Posted March 20, 2015, 8 a.m. by Suzanne Shaffer | View Comments
Top 10 Activities for Spring Break

Spring break is upon us, even though the weather isn’t looking much like spring. Instead of spending it lounging on the couch, why not be productive? If you have college aspirations, you should use your time off wisely. Juniors especially can’t afford to waste precious time with senior year on the horizon and so many tasks to complete. Here are my top 10 activities for spring break: 1. Search for scholarships No matter what grade you are in, spending time on scholarship searches should be your top priority during spring break. Set aside just a few hours every day to ...

Posted March 19, 2015, 9 a.m. by Andrew Belasco | View Comments
The Life-Altering Impact of Student Loan Debt

Particular adjectives frequently accompany sound bites and headlines on the topic of student loan debt—“crippling,” “burdensome,” and “overwhelming,” just to name a few. Student loan debt is a “crisis,” people are drowning in it, and it is seen as a threat to the economy at large. It is hard not to come away with an appropriate level of concern regarding student loan debt, yet, in admissions cycle after admissions cycle, swarms of college applicants continue to make decisions that set themselves up to be just as financially crippled, burdened, and overwhelmed in adulthood as the headlines forewarned. The first question ...

Posted March 18, 2015, 8 a.m. by Randi Mazzella | View Comments
EXCLUSIVE: Our Interview with New York Times Columnist Frank Bruni (Part Two)

Frank Bruni, Op-Ed Columnist for the New York Times, has written a book titled, Where You Go Is Not Who You’ll Be: An Antidote to the College Admissions Mania. He took some time to share his insights and some highlights from the book with TeenLife. In Part I of our interview, Mr. Bruni discussed the application process. In Part II of our interview, Mr. Bruni discusses college admission decisions and succeeding at whatever college a teen ultimately chooses to attend. RM: In Part I of our interview, you briefly spoke about how Ivy League admissions can be fickle. But many ...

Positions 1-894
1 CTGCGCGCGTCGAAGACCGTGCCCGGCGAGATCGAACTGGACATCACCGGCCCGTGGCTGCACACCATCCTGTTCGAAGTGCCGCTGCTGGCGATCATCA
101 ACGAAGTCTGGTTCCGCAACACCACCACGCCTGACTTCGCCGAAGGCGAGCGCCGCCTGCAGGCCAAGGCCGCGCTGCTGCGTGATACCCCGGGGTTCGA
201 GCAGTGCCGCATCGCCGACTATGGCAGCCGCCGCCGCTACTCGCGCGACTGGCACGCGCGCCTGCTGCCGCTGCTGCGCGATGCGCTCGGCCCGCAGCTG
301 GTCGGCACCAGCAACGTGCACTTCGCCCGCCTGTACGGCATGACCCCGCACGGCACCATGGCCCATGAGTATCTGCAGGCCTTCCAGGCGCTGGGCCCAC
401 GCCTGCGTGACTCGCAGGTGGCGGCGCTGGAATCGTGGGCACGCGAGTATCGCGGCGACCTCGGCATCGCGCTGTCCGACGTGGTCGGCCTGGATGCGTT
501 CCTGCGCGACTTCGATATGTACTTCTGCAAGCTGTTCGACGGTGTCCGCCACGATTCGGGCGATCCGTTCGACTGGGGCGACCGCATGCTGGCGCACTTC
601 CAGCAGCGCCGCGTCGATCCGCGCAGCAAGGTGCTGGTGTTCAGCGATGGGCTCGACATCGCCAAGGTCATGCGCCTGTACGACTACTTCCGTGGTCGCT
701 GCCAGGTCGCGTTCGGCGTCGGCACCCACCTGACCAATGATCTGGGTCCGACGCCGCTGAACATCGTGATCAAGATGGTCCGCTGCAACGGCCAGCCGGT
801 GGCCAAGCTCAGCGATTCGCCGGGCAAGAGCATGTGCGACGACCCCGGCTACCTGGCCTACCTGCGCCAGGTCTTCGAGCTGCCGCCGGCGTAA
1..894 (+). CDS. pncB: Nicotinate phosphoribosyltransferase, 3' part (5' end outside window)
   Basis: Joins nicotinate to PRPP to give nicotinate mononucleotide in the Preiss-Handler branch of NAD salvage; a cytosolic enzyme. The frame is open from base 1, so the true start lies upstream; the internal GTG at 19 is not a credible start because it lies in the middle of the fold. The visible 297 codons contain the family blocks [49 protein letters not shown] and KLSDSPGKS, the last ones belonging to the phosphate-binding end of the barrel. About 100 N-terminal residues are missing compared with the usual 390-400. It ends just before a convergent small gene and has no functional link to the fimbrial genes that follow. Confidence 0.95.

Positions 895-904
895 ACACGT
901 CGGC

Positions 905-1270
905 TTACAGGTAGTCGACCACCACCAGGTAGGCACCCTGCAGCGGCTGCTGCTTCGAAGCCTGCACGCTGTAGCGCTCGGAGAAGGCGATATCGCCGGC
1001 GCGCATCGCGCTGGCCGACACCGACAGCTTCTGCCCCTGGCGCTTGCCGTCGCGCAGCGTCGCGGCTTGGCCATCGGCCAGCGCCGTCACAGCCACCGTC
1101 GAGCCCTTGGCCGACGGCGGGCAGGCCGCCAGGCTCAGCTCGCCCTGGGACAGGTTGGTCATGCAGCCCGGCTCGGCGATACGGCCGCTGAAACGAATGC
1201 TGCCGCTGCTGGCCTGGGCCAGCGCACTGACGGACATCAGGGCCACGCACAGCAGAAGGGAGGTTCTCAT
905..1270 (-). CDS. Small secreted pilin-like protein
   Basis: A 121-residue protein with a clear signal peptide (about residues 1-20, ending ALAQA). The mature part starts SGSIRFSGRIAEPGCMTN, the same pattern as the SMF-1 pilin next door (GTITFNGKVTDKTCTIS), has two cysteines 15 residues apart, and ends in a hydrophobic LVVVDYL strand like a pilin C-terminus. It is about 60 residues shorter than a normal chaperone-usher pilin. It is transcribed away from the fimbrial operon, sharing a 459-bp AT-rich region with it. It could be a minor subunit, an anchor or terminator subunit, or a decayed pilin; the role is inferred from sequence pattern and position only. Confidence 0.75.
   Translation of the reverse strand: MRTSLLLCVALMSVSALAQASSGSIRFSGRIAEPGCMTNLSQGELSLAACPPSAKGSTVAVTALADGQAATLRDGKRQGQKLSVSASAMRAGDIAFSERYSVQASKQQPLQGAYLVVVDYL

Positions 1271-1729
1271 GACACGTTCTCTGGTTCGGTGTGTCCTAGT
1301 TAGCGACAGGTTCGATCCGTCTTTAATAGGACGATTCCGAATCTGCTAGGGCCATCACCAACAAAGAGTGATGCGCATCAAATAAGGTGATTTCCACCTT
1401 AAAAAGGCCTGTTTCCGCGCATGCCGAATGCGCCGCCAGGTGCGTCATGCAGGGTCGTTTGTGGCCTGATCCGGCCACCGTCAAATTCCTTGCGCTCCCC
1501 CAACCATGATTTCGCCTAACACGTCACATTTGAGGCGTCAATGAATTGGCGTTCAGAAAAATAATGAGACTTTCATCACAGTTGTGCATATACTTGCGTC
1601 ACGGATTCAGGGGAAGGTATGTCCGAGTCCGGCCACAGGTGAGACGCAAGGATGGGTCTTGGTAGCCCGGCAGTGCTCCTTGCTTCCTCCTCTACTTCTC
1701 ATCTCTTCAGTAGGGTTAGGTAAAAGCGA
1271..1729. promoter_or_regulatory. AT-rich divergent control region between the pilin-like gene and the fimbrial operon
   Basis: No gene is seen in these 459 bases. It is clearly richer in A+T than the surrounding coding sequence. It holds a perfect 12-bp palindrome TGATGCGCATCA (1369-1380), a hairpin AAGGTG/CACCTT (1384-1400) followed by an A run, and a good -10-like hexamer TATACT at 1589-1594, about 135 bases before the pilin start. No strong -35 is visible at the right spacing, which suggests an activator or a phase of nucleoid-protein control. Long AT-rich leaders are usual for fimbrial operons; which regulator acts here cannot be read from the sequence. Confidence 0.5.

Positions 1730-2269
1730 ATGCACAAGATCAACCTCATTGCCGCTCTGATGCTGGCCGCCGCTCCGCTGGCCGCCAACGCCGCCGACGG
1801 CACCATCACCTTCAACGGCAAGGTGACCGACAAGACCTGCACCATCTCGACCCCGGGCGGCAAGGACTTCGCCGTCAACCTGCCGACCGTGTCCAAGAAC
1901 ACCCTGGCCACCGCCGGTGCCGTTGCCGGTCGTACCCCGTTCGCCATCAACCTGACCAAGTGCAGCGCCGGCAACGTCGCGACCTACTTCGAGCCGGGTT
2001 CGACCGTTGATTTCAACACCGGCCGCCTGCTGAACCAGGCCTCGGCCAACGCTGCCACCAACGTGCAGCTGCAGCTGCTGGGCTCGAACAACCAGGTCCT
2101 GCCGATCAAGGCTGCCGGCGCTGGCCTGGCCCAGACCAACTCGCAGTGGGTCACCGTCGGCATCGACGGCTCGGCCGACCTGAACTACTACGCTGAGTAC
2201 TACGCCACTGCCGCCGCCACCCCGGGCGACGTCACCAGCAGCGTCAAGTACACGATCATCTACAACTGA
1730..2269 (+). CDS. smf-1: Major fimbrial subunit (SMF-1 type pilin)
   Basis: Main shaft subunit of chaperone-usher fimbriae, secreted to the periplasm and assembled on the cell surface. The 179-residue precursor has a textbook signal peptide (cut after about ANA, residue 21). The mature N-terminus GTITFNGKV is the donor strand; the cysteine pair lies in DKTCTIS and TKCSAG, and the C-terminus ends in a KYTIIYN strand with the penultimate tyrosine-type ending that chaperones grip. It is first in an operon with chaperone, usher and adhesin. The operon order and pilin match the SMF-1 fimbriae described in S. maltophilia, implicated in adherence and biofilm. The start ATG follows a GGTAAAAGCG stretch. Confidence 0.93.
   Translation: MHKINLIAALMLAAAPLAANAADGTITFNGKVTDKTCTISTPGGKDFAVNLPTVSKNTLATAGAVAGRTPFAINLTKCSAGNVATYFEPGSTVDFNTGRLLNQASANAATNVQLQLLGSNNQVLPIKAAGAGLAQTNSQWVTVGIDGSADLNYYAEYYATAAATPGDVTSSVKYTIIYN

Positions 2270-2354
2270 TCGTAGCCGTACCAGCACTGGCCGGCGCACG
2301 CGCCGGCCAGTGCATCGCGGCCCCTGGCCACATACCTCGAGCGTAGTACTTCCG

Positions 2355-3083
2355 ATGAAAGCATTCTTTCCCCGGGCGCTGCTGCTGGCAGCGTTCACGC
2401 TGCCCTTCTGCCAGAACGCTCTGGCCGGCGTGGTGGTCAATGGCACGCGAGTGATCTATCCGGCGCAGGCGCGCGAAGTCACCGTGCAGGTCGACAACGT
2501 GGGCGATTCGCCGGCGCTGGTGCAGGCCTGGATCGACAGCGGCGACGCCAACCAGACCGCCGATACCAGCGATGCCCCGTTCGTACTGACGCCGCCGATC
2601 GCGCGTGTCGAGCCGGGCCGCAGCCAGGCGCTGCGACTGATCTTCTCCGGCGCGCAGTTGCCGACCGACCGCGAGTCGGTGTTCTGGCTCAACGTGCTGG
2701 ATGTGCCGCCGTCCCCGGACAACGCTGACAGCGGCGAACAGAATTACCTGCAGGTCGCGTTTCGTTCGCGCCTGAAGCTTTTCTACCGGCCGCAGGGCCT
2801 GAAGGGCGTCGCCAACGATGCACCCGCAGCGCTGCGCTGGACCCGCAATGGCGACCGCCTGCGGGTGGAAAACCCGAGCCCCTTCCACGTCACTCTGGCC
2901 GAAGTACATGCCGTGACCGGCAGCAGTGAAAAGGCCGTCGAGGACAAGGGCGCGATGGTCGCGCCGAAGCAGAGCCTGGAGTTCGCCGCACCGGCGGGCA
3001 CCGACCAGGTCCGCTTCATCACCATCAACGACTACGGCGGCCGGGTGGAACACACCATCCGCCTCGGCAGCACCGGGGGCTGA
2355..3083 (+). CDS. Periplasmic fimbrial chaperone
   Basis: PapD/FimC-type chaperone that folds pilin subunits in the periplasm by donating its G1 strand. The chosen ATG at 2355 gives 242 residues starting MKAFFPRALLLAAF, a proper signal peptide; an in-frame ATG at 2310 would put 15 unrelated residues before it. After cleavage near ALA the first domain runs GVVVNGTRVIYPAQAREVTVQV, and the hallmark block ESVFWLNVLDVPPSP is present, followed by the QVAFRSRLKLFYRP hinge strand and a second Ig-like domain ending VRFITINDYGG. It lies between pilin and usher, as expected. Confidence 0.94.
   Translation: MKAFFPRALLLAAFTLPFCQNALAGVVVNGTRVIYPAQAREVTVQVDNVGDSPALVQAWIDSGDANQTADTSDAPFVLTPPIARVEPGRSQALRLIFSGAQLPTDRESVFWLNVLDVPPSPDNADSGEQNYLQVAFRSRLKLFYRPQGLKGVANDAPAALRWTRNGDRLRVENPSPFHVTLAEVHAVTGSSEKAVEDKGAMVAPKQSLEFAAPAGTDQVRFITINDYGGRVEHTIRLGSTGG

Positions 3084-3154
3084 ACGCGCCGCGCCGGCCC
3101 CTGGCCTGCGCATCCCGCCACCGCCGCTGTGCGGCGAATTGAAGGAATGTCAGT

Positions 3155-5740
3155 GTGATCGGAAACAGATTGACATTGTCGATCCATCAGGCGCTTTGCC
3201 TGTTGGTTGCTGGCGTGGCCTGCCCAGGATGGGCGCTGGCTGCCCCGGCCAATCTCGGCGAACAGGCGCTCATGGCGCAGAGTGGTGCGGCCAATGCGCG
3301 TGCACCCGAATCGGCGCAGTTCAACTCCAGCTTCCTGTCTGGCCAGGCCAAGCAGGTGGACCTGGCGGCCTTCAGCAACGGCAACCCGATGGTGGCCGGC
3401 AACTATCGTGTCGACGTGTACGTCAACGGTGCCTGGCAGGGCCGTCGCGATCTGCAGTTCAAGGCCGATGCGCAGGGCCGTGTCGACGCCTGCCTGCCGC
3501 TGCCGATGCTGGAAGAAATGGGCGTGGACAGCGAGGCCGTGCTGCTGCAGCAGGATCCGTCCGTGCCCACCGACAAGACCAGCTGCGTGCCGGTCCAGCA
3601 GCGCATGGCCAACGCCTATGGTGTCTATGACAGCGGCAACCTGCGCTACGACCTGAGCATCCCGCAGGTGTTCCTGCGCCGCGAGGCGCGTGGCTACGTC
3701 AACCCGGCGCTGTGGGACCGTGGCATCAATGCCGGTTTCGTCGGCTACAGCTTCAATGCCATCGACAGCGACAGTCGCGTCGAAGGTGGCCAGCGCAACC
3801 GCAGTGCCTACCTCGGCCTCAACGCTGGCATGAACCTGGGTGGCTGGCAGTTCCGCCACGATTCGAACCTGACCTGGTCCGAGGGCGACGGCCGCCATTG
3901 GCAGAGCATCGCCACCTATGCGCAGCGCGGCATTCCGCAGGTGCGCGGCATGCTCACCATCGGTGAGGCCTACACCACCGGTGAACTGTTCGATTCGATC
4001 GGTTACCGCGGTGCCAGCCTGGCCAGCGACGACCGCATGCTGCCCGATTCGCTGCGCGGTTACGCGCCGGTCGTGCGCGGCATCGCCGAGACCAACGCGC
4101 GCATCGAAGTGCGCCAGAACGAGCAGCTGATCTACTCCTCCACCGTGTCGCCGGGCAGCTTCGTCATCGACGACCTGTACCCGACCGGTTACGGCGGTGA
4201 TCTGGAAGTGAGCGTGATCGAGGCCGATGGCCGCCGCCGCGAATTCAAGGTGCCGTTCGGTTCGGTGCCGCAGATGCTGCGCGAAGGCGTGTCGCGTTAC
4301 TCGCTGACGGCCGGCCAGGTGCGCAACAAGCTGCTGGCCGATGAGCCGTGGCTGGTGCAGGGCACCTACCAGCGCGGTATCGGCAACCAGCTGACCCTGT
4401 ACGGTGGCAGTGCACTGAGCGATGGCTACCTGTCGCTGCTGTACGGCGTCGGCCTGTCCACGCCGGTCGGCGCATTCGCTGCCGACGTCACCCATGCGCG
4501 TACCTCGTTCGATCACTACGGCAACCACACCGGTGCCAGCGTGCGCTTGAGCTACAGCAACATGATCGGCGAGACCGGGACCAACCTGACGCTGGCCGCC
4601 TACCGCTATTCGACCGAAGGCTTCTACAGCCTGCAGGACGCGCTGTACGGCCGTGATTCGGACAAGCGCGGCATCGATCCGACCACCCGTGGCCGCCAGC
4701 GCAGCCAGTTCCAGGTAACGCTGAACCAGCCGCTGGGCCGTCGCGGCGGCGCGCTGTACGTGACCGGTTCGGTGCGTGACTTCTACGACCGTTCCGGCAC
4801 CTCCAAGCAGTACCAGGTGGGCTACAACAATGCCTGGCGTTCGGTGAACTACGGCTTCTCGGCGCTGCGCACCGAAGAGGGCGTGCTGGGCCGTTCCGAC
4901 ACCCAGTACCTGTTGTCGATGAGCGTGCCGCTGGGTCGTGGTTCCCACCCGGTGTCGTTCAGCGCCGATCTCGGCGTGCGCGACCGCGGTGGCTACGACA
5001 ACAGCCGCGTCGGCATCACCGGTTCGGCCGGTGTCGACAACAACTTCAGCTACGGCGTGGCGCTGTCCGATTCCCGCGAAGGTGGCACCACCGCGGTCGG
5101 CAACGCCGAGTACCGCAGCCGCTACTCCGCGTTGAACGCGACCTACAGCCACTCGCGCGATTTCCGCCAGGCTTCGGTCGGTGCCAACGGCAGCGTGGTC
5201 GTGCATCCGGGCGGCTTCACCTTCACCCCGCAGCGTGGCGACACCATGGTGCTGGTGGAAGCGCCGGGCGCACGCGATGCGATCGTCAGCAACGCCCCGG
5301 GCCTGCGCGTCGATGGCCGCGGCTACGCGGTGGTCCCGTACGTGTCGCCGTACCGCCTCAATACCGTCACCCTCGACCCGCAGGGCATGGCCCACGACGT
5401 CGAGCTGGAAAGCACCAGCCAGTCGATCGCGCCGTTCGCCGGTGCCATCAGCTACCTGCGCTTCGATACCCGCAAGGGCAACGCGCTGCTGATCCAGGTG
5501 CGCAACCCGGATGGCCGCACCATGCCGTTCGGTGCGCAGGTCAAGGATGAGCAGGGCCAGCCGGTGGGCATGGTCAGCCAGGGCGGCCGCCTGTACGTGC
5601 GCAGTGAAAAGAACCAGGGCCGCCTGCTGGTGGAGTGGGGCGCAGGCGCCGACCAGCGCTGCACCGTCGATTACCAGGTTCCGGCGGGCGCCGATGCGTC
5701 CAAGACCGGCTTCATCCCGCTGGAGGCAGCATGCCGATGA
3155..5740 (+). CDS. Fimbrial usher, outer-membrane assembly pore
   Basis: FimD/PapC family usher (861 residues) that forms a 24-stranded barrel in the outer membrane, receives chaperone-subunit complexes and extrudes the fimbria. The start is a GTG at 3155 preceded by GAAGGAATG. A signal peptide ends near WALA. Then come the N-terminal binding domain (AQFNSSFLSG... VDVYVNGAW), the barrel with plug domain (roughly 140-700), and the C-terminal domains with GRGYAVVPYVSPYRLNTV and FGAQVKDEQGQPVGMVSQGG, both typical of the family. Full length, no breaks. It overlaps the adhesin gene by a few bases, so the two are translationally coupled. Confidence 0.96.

Posted March 17, 2015, 8 a.m. by Randi Mazzella | View Comments
EXCLUSIVE: Our Interview with New York Times Columnist Frank Bruni (Part One)

Spring is here and along with warmer weather, the season brings college decisions. Finding out whether teens have been accepted or rejected can be filled with a range of emotions for teens and for their parents. In hopes of helping teens and their parents remain calm and rational during this stressful time, Frank Bruni, Op-Ed Columnist for the New York Times who writes frequently about higher education, has written a new book titled, Where You Go Is Not Who You’ll Be: An Antidote to the College Admissions Mania. He took some time to share his insights and some highlights from ...

Posted March 16, 2015, 9 a.m. by Tracy Morgan | View Comments
Why Your Teen Might Not Want to Talk to You

One of the hardest aspects of having teenagers is their unwillingness to communicate, or share their thoughts and emotions. Feeling that we are out of the loop, or not privy to vital information, drives most of us parents nuts, but perhaps we need to take a step back and understand why our teens just don’t want to talk to us. They Are Becoming Independent of Us As parents, we don’t like this one bit. Many of us feel bereft when our once chatty child no longer wants to talk to us. However, it is normal for teens to want to ...